Little do you know that the innocent self-portrait of you in your favorite George-Washington-but-as-a-cat costume has led Glenn Close (or her male equivalent, also named Glenn Close) right to your door. That's because every digital photo has a wide variety of information stored in the actual code of the file: Time, date, camera type, camera setting and how drunk you were when you took it are all embedded in the file when you upload the picture. You know what else is in that file? If you used your smartphone, the GPS coordinates of where you took the picture. You might as well arm your stalkers with some roofies while you're at it.
Don't believe us? In the summer of 2012, a couple of Burger King workers thought it would be hilarious to show just how much they loved serving customers fresh salad.
Wait, that isn't how you're supposed to prepare a salad?
And they had to have felt completely safe posting that health code violation -- every fast food kitchen in the country probably has that same tiled floor, and there are probably 30 million fast food workers wearing black pants and tennis shoes. It could be anybody.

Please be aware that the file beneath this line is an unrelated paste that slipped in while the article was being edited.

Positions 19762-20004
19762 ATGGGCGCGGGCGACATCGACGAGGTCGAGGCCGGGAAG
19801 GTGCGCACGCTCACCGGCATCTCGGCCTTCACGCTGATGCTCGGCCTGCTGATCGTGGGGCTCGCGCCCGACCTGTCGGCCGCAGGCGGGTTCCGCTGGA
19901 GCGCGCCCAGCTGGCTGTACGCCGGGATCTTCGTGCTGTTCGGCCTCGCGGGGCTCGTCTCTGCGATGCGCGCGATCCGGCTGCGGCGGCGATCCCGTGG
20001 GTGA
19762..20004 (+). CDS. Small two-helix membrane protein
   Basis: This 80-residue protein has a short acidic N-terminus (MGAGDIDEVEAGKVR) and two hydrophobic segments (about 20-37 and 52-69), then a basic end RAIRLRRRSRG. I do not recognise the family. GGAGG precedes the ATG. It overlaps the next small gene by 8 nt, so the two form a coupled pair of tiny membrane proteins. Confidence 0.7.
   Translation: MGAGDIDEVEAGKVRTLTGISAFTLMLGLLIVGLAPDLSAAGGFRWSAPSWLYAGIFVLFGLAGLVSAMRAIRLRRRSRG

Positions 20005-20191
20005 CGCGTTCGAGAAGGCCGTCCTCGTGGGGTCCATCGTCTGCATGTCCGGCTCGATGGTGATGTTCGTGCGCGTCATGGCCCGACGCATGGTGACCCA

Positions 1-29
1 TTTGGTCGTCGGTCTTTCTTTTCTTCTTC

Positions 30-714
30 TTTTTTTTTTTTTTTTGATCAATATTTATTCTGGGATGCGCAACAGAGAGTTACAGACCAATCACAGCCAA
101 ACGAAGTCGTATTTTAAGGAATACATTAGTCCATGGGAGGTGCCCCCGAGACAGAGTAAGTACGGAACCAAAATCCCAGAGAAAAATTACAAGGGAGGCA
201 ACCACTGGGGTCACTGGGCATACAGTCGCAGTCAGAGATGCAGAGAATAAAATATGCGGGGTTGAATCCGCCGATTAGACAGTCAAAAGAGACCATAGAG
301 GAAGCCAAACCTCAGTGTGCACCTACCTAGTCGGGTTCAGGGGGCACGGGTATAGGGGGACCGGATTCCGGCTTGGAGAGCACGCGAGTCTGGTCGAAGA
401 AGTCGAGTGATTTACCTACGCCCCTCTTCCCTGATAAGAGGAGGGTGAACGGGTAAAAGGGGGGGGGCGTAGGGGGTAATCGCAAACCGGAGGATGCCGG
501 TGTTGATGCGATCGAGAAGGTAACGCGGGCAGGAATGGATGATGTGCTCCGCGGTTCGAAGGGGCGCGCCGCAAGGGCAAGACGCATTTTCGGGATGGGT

Yet it only took 4chan users 15 minutes to use the code embedded in the photos to figure out where the picture was taken and get the perpetrators' asses fired. Fifteen minutes. Imagine how fast a crazy person with a boner would work. Or literally anyone else with bad intentions.
"I feel it's still safe to assume that any crime I've photographed can be posted online without consequence."
The good news is that the major dating sites like Match.com and PlentyofFish.com are savvy enough to remove the GPS information when you upload your pictures. The bad news is that a quarter of the websites surveyed didn't, so beware, readers who use InterracialMatch.com or SeniorsCircle.com or SugarDaddyForMe.com. Not only are you setting yourself up for a lifetime of bluffing to your kids about how their parents met, but you also could be facilitating your own murder.